Claire Tomalin talks to James Naughtie about how she came to write about her own life in new book A Life of My Own after years of writing biographies of well-known people.
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On Meet the Author this week Jim Naughtie talks
with the biographer Claire Tomalin about her new book ...
Claire Tomalin is one of our great biographers.
Her subjects have included Samuel Pepys, Jane Austen,
Now she's done what many biographers don't do -
A Life Of My Own, is her story, her family and her loves,
the tragedies and joys in her life; the literary world in
which she found her calling, her craft, welcome.
Having spent so much time dealing with the detail
of other people's lives, trying to sort out truths
from falsehoods, was it difficult to take the plunge and hold a mirror
I think it was the most difficult book I have ever tried to write.
I found it very painful and I asked myself quite often,
should I be doing this, shall I go on with it,
There are a lot of tragedies in your life which we might
touch on but as a whole, it's an extraordinary life,
Because I had to address, really, really sad things that happened,
particularly the death of my beloved and wonderful daughter, Susanna.
I felt she was such a remarkable person.
And I also feel that the care of depressed young people,
we all know, it's not as good as it ought to be, and I suppose
I blamed myself in a way, that I hadn't kept her alive.
You had to deal with your feelings, you husband, Nick Tomlin,
who was killed, in the Yum Kippur war, a terrible tragedy but you have
had ups and downs of extraordinary kind during your marriage and it's
But I saw, I learned something from it.
I saw that first of all, probably I shouldn't have married him.
We were great friends and lovers and we had fun together
And every time he ran off with a blonde and I was left
with the children it had a good effect on me, because I thought,
I've got to cope, I've got make my life, I've got to get
And if you look at my life, when I came to look,
I saw that each time he did something really dreadful, I grew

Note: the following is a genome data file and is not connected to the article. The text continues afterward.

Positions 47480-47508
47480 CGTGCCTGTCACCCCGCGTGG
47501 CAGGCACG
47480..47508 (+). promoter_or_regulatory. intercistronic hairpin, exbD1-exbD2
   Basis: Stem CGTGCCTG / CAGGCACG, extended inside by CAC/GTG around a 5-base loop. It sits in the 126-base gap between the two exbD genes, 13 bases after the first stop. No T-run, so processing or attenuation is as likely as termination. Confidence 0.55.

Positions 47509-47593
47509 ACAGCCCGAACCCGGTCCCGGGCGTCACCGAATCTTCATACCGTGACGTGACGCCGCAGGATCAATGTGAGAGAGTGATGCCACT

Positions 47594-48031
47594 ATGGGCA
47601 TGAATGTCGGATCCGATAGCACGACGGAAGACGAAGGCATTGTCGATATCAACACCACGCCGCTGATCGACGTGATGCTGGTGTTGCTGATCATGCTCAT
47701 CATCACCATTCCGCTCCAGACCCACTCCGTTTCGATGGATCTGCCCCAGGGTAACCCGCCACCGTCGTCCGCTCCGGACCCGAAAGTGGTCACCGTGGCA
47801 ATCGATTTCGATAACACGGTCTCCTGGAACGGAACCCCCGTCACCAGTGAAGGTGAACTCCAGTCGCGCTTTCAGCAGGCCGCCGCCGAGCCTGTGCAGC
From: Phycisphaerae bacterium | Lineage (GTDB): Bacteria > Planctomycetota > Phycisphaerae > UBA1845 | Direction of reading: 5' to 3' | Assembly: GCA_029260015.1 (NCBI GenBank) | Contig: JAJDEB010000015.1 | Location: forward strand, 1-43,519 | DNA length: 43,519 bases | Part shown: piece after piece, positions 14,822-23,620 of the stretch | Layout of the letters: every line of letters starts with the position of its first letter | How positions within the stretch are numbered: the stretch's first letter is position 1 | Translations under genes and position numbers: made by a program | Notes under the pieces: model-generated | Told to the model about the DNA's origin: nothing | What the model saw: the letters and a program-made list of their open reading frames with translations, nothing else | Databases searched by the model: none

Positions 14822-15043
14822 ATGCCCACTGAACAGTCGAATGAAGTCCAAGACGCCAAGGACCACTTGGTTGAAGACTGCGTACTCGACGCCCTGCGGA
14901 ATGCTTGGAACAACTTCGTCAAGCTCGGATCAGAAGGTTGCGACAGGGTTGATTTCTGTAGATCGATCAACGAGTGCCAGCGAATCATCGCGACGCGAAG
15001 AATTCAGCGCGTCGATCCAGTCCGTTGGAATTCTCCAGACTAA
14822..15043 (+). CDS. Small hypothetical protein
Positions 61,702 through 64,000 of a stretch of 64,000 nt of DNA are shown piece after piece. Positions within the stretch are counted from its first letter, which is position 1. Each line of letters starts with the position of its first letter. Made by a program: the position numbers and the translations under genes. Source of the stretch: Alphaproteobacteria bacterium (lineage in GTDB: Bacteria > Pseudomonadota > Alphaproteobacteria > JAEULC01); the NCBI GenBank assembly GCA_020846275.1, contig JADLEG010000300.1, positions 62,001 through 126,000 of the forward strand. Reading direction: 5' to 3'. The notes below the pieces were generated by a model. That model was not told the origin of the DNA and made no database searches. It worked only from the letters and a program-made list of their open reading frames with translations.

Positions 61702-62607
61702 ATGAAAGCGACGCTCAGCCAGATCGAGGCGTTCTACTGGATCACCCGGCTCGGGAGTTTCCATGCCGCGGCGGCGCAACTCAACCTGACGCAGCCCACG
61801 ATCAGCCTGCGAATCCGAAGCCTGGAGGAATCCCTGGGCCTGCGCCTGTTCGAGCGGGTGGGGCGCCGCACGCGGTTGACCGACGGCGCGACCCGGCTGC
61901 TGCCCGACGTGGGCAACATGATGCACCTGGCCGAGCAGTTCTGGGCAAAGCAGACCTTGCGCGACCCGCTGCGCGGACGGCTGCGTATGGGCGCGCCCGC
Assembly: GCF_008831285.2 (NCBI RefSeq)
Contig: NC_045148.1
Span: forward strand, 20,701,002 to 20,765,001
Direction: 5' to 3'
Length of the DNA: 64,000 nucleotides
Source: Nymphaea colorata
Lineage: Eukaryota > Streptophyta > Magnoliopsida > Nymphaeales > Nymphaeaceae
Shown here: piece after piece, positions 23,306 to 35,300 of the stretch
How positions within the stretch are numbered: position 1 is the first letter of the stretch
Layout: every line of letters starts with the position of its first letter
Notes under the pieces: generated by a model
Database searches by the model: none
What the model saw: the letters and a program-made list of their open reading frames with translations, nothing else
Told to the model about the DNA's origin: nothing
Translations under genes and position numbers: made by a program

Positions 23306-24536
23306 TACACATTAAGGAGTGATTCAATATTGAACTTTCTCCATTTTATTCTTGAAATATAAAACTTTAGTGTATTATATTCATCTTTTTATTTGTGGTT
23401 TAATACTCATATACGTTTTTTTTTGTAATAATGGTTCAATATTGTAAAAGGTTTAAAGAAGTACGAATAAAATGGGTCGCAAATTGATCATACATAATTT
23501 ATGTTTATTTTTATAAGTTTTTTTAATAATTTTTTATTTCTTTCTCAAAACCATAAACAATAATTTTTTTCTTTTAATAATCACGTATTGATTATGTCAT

and progressed so that most sadly, I mean it was terrible
when he was killed, but I had in a way been prepared to cope.
And in dealing with your own feelings at the time,
in the 50s when you were a student through the 60s the tumultuos 70s,
Fleet Street, the literary world, it must be difficult to write
about friends and friendships with real honesty?
Well, I think my friendships with Terry Kilmartin who,
was literary editor of the Observer, who was a wonderful friend to me,
with Kyle Miller with Neil Atherton, with Michael Frane, who in the end
became my husband but for many years was a friend to me,
with Sarah foreman, who was at the Sunday Times,
who I must not leave out, Marina Warner, Victoria Glendenning,
who was a great friend, because we both had children,
we were both making our way in the literally world
You moved in that literally world of newspapers,
magazines, the New Statesman, the Sunday Times, you became
literally editor and in the late '60s and the 70s these
were exhilarating times, in that world, weren't they?
I had these brilliant friends and it was a very
entertaining world to be part of, yes.
And newspapers and magazines in those days, to an extent
which I think it isn't there now, really cared about the original
poetry, the job of the critic, about what the literary
I thought to address literature and the arts seriously and write
seriously about them and entertainingly,
which he these very, very funny review vorax